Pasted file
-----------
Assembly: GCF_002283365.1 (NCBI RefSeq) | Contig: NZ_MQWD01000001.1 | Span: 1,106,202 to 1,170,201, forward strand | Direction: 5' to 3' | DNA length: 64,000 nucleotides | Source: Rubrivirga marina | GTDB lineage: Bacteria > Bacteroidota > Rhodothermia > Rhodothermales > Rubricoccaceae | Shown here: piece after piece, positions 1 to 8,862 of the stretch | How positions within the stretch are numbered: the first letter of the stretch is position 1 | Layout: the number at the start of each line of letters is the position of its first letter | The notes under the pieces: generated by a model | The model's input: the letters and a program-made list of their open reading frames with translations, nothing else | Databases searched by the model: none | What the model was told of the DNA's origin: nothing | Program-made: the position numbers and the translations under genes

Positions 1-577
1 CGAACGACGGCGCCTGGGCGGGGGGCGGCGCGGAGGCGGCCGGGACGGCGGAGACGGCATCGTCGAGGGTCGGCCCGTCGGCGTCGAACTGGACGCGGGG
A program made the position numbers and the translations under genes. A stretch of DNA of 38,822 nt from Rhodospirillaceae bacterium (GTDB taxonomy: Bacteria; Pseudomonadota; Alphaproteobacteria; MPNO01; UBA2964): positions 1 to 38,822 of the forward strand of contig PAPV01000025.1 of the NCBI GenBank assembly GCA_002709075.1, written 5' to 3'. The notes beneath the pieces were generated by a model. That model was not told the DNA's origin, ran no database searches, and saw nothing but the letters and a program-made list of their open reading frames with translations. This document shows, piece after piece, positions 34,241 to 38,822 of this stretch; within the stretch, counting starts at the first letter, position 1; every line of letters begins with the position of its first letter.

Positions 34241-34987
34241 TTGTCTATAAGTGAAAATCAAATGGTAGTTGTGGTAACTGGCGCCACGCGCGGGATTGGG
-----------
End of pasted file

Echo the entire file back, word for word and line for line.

Assembly: GCF_002283365.1 (NCBI RefSeq) | Contig: NZ_MQWD01000001.1 | Span: 1,106,202 to 1,170,201, forward strand | Direction: 5' to 3' | DNA length: 64,000 nucleotides | Source: Rubrivirga marina | GTDB lineage: Bacteria > Bacteroidota > Rhodothermia > Rhodothermales > Rubricoccaceae | Shown here: piece after piece, positions 1 to 8,862 of the stretch | How positions within the stretch are numbered: the first letter of the stretch is position 1 | Layout: the number at the start of each line of letters is the position of its first letter | The notes under the pieces: generated by a model | The model's input: the letters and a program-made list of their open reading frames with translations, nothing else | Databases searched by the model: none | What the model was told of the DNA's origin: nothing | Program-made: the position numbers and the translations under genes

Positions 1-577
1 CGAACGACGGCGCCTGGGCGGGGGGCGGCGCGGAGGCGGCCGGGACGGCGGAGACGGCATCGTCGAGGGTCGGCCCGTCGGCGTCGAACTGGACGCGGGG
A program made the position numbers and the translations under genes. A stretch of DNA of 38,822 nt from Rhodospirillaceae bacterium (GTDB taxonomy: Bacteria; Pseudomonadota; Alphaproteobacteria; MPNO01; UBA2964): positions 1 to 38,822 of the forward strand of contig PAPV01000025.1 of the NCBI GenBank assembly GCA_002709075.1, written 5' to 3'. The notes beneath the pieces were generated by a model. That model was not told the DNA's origin, ran no database searches, and saw nothing but the letters and a program-made list of their open reading frames with translations. This document shows, piece after piece, positions 34,241 to 38,822 of this stretch; within the stretch, counting starts at the first letter, position 1; every line of letters begins with the position of its first letter.

Positions 34241-34987
34241 TTGTCTATAAGTGAAAATCAAATGGTAGTTGTGGTAACTGGCGCCACGCGCGGGATTGGG